pleases help me!!!!!
Is it possible for x = −2 to be in the Domains of the functions
a) R(x) =3x^3-5x+6/x+2
b) H(x)=√x+1
Explain why or why not for each function.
What are the Domains of the functions R(x) and H(x)? If required, use inf for ∞.

- anonymous

- katieb

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- anonymous

if you plug -2 in for x in equation a what would you end up with in the denominator?

- anonymous

4?

- anonymous

-2 + 2 = ?

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## More answers

- anonymous

0 sorry

- anonymous

yep so if you divide by 0 what kind of answer does that give?

- anonymous

0

- anonymous

no, if you divide by zero the answer is "undefined"

- anonymous

ok so knowing that, here is the definition of the domain of a function , from wikipedia, "the domain of definition (or simply the domain) of a function is the set of "input" or argument values for which the function is defined"

- anonymous

so the domain is only inputs for which the function is defined, but for function a if we plug in a -2 then the answer is "undefined" so therefore is -2 in the domain of function a?

- anonymous

so -2 cannot be the domain or either one,right?

- anonymous

it cannot be in the domain of a for sure, because divide by zero is "undefined", what about function b?

- anonymous

no i think

- anonymous

because?

- anonymous

because it'd leave u with an irrational right?

- anonymous

well it would leave you with a complex/imaginary number which technically i think would be in the domain, but i think the answer your teacher is looking for is that is
NOT in the domain

- anonymous

ok good so you have the first question done what about the second part, what are the domains of each function?

- anonymous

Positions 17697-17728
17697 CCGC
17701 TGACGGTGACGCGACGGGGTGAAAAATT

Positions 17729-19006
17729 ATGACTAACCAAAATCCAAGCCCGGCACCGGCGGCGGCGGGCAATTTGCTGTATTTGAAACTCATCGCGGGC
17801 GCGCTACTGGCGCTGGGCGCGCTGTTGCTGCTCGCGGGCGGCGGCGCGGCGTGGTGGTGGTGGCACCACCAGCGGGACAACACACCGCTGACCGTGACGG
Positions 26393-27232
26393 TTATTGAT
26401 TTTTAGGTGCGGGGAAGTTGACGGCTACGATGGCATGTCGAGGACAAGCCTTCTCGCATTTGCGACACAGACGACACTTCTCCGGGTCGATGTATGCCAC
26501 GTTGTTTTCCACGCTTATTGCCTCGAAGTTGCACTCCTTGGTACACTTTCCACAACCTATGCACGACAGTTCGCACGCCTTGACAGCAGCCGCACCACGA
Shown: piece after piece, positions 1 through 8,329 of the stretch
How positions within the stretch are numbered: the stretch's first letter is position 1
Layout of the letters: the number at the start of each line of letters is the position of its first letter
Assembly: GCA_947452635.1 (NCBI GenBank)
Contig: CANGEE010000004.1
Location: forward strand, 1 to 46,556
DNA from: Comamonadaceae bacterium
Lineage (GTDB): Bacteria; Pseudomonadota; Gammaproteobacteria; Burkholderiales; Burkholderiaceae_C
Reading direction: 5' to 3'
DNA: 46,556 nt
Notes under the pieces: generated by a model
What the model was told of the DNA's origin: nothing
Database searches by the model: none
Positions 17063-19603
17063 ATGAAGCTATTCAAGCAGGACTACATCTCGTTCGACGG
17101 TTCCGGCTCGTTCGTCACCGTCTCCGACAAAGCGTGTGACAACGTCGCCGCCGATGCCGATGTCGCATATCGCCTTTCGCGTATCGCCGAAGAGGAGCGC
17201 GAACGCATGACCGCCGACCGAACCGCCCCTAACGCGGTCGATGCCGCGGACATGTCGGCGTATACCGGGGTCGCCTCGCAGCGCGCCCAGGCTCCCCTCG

i dont know

- anonymous

ok so lets look at equation b first, what type of numbers for x would give us a complex/imaginary answer?

- anonymous

negative numbers

- anonymous

correct, so the domain would be all numbers 0 or greater, right?

- anonymous

yes

- anonymous

perfect so that would look like this
x greater than or equal to 0

- anonymous

now how about equation a, there is only one number, -2, that would give us a divide by zero

- anonymous

so what would the domain look like for a?

- anonymous

x<-2?

- anonymous

yes but also greater than -2

- anonymous

i think you need to write both answers in interval notation

- anonymous

can you write this in interval notation? x is all numbers less than -2 and all numbers greater than -2

- anonymous

i get A but not B

- anonymous

oh, good, what did you get for A?

- anonymous

a: [0,inf)

- anonymous

hmm thats the answer for b

- anonymous

whoops yeah, i get B but not A

- anonymous

oh ok

- anonymous

so b, you need to use a union symbol

- anonymous

looks like a U

- anonymous

how would you show all numbers less than -2?

- anonymous

wait, just got completely confused

- anonymous

k

- anonymous

okay sorry bout that

- anonymous

no prob, ok so for a lets do that in two steps, how can you show that x is all numbers less than -2?

- anonymous

x<-2

- anonymous

i mean in interval notation

- anonymous

like this (-inf, -2)

- anonymous

ok but x is also all numbers greater than -2

- anonymous

so we need to write it like this
(-inf, -2) U (-2, inf)

- anonymous

does this make sense?

- anonymous

yes, theres brackets on -2 tho,right?

- anonymous

there is not brackets on the -2 because -2 is not included in the domain

- anonymous

okay

- anonymous

so since its not included we use parenthesis

- anonymous

nice, all done :)

- anonymous

i thnk i got it, thanks so much!

- anonymous

yw

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